The following contains spoilers for Indiana Jones and the Dial of Destiny, in theaters now.
Being an archeologist by trade, Indiana Jones as a hero is deeply rooted in real-world history. That's been a blessing and curse at various points in the series, but it allows him to connect with the ancient artifacts that often form the center of his adventures. It's also a thematic strength that improves the films when it's a focus -- so much so that it was clear when it was missing from the weaker entries in the series.
Indiana Jones and the Dial of Destiny brings history and the connection Indy has to it to the forefront -- both thematically and literally. The impact history has on Indiana Jones' life and relationships is a strong undercurrent of the film, connecting it to earlier movies in the series. It also explains why history makes these films and this character work so well.
Why History Matters to the Indiana Jones Films
History has been an intrinsic part of the Indiana Jones franchise since Raiders of the Lost Ark. The character's obsession with history and commitment to preserving it played heavily into his motivations in that film -- to the point where he initially allowed the villains to capture the Ark of the Covenant rather than risk destroying it. This carried over into The Last Crusade, which showcased how he shared that obsession with his father -- and how that trait could save people as easily as it could doom them.
Both films infused Indiana's love of history into his character growth and decisions. By contrast, Temple of Doom and Kingdom of the Crystal Skull failed to do so, choosing to introduce more overt supernatural and science-fiction elements respectively. As a result, Indy's character wasn't as easily reflected in those adventures. That's very much what separates Dial of Destiny from those weaker entries in the series: it goes back to perhaps the most important aspect of Indiana Jones' character and the thing that makes him different from any other hero.
How Indiana Jones and the Dial of Destiny Embraces History
Dial of Destiny is very heavily focused on Indiana Jones' belief that he's become a relic in his own time. His students -- once enraptured by his lecture -- are shown to be largely bored and far more preoccupied with space exploration. He has nothing to look forward to; he's alone after a tragic divorce from Marion Ravenwood and set to retire at the onset of the movie. Even when he rediscovers his sense of self while traveling the globe after the Archimedes Dial, Jones feels like someone out of time, both literally and figuratively.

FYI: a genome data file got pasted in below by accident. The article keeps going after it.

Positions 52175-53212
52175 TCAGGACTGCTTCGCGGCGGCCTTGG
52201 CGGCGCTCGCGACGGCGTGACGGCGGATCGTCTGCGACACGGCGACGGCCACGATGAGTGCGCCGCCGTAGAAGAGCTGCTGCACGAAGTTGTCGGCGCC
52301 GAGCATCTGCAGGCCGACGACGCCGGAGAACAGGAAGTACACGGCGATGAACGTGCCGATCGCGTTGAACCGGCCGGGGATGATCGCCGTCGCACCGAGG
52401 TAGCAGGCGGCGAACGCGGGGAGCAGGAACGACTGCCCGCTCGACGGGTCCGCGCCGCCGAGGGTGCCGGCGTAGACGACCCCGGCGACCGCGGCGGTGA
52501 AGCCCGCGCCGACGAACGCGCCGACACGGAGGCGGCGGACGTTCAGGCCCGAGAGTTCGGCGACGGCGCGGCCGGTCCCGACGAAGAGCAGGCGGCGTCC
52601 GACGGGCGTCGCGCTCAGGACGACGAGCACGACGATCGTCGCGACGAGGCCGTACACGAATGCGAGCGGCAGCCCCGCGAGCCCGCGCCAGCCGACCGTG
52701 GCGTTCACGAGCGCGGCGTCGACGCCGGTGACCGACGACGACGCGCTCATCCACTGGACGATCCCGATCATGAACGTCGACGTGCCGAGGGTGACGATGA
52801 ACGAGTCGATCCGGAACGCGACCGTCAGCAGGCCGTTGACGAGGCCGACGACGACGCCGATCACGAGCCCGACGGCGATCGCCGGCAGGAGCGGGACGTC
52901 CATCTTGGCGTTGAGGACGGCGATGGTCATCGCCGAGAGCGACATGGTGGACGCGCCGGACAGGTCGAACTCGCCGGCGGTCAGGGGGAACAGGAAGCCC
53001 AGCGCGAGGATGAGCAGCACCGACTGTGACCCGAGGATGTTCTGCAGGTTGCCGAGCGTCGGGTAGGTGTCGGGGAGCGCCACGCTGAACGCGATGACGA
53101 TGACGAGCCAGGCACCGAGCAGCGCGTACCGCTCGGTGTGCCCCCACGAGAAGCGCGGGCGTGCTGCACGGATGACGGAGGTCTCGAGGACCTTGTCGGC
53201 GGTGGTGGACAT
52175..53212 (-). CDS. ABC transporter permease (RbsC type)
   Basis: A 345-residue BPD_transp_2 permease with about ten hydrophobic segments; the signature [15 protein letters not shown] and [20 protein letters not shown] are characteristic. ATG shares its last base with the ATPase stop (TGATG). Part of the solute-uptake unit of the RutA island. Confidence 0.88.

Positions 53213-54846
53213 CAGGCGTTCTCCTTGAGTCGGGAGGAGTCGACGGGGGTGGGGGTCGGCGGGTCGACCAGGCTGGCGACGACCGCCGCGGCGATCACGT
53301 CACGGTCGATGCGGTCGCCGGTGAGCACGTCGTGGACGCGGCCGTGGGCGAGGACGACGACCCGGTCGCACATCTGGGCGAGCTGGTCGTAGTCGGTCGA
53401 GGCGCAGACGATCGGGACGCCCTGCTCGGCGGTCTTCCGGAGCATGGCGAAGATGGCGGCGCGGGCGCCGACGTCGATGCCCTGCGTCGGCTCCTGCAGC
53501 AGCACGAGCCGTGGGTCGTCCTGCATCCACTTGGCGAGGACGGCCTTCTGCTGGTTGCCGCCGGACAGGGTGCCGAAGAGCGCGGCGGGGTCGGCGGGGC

This means his eventual trip to the ancient past comes not as a shock or horror, but as a relief. He can see firsthand what he's spent his entire life chasing and has no intention of leaving. He feels like he finally belongs. The reveal speaks to Jones' disconnect with his present and his lack of faith in the future. It's notable that Indy's newly introduced goddaughter Helena doesn't convince him otherwise, even though he sees the perils of his choice. Helena is forced to knock him out and literally drag him back to their present day, to prevent any potential changes to history and to save her godfather from his wounds.
History isn't just the source of MacGuffins and lore in Indiana Jones films; it's a way of charting the growth of the title character. Indy began as someone obsessed with history and preserving it. But as his age sets in, he increasingly sees himself as part of that history -- worth chronicling but unchanging and eventually alone. Helena reminds him of the friends and family he has in the present, and the children (like her partner-in-crime Teddy or Sallah's grandchildren) who will continue their love of history after they're gone. Indy may want to let his story come to an end and become a part of history, but his connections to those around him keep him rooted in life. As in those earlier films in the series, Dial of Destiny makes history not just the target and the tool, but the thematic throughline for Indiana Jones.